More than 90 Percent of Iowa's Soybean Growers Aware of New Disease

April 1st, 2005

The National Agricultural Statistics Service (NASS) annual survey indicates that 94 percent Iowa farmers who intend to plant soybeans are aware of Asian soybean rust. The survey results also indicate that 87 percent of all Iowa farmers are aware of the disease.

Greg Tylka, coordinator of the Iowa State University Corn and Soybean Initiative, said the survey indicates that the Iowa Soybean Rust Team is meeting its goal to keep Iowa farmers informed.

"We've been planning for soybean rust for more than two years," Tylka said. "During that time we developed a system to detect its movement into the state and we're also providing research-based risk assessments and information on how to manage the disease."

The disease was carried by winds into the United States and first discovered in Louisiana in November. The survey results indicate that its entry into the United States has not changed farmer's planting decisions in Iowa. Bob Wisner, Iowa State agricultural economist, said that a number of southern states reported intentions to sharply reduce soybean acreages.

"The results of the survey aren't surprising, considering that Iowa has an advantage because soybean rust will not survive our winters," Wisner said. "That means farmers have potentially less risk and more flexibility in managing the disease than farmers in southern states."

The report states that the greatest decrease in soybean acreage occurred in the southern states of Arkansas, Alabama, Georgia, Florida, Louisiana and Mississippi, where 63 percent of the responding farmers are planning to decrease soybean plantings.

The survey results indicate that growers in 16 states plan to decrease soybean plantings and growers in 11 states plan to increase soybean acreages. In Iowa, only 8 percent said soybean rust was a factor in their planting decisions and of those 10 percent said they plan to increase their soybean acreages, 49 percent said they plan to decrease soybean acreages and 41 percent said they hadn't changed their planting plans this year.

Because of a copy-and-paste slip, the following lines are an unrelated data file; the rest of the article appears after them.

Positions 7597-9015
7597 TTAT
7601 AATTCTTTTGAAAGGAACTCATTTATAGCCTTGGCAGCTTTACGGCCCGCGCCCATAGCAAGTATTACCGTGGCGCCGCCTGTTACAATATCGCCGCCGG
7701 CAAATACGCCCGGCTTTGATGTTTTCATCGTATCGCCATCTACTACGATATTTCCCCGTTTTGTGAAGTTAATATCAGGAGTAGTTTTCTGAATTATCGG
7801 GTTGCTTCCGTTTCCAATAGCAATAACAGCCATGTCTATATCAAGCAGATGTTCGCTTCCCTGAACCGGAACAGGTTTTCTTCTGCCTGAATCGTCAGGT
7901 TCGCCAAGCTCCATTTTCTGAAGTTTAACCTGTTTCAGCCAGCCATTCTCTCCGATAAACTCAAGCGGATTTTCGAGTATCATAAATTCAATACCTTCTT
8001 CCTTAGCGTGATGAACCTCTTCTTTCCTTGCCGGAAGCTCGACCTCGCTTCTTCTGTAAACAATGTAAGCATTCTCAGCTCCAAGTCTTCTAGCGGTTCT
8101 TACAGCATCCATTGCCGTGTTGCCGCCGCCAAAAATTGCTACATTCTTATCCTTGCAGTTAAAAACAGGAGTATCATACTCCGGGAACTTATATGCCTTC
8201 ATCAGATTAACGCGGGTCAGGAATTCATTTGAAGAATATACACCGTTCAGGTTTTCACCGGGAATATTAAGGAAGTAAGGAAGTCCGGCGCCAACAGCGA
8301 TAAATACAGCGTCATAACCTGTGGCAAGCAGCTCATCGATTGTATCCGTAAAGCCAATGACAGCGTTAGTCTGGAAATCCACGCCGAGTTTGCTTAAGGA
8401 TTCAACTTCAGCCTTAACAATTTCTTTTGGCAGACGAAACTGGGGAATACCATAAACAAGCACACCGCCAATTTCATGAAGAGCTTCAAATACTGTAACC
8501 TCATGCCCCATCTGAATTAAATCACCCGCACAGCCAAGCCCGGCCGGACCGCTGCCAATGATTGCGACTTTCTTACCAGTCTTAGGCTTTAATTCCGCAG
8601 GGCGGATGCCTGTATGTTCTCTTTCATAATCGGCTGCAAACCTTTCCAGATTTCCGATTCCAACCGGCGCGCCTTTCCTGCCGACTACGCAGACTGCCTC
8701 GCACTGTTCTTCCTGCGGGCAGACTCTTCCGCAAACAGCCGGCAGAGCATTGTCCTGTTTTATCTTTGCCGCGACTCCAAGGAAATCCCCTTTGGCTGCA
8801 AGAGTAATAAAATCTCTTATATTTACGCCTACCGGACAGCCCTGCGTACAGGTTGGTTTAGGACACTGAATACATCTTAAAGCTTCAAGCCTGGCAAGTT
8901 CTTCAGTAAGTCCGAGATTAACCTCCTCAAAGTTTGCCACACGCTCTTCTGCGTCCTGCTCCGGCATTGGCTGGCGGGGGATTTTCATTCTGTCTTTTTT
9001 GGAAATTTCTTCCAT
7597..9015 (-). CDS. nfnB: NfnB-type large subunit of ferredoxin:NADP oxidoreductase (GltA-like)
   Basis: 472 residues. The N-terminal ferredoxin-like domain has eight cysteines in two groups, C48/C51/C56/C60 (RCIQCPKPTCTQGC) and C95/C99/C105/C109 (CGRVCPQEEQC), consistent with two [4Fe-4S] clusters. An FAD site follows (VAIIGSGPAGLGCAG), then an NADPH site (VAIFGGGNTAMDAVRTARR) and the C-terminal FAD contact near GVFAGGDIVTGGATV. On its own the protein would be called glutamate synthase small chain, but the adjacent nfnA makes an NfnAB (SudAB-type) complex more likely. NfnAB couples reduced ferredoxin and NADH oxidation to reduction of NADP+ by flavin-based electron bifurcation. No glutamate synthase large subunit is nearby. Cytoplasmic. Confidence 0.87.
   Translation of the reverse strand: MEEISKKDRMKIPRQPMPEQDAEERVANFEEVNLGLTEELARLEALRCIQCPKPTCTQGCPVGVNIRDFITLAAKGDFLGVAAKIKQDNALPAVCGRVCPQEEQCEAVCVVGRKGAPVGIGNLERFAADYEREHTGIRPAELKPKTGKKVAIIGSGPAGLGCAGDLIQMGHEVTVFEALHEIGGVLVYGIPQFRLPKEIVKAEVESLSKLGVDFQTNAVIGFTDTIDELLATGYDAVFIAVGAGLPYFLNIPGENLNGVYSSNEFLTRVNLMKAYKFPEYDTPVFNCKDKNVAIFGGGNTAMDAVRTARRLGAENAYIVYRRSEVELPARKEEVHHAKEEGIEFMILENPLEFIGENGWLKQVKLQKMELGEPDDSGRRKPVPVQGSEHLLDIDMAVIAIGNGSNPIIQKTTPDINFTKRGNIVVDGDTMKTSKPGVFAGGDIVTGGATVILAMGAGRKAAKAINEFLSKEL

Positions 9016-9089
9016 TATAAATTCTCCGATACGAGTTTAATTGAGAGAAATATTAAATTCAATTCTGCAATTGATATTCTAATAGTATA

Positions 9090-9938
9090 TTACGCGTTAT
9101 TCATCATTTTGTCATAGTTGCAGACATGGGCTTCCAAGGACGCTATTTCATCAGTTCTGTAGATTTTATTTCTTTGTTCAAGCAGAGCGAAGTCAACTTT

Iowa is one of the top soybean-producing states in the nation, bringing in an estimated 497 million bushels last year, nearly 16 percent of the nation's total. The value of corn and soybean production to Iowa's economy is an estimated $7 billion.

The Iowa Soybean Rust Team has trained more than 500 agronomists and crop professionals and thousands of growers on how to diagnose and manage the disease. Along with Iowa State University, the Iowa Soybean Rust Team includes representatives from the Iowa Soybean Association and Iowa Soybean Promotion Board, the Iowa Department of Agriculture and Land Stewardship and the United States Department of Agriculture Animal and Plant Health Inspection Service.

To measure awareness of Asian soybean rust and how its discovery has affected planting decisions, the U.S. Department of Agriculture included questions about soybean rust in its agricultural survey conducted every March by NASS. Farmers are selected from across the United States and asked what they intend to plant during the upcoming growing season for a number of crops, including soybeans. The survey sampled 68,000 farmers in 31 soybean-producing states.


Greg Tylka, Plant Pathology, (515) 294-3021,
Robert Wisner, Economics, (515) 294-6310,
Barbara McBreen, Communications Service, (515) 294-0707,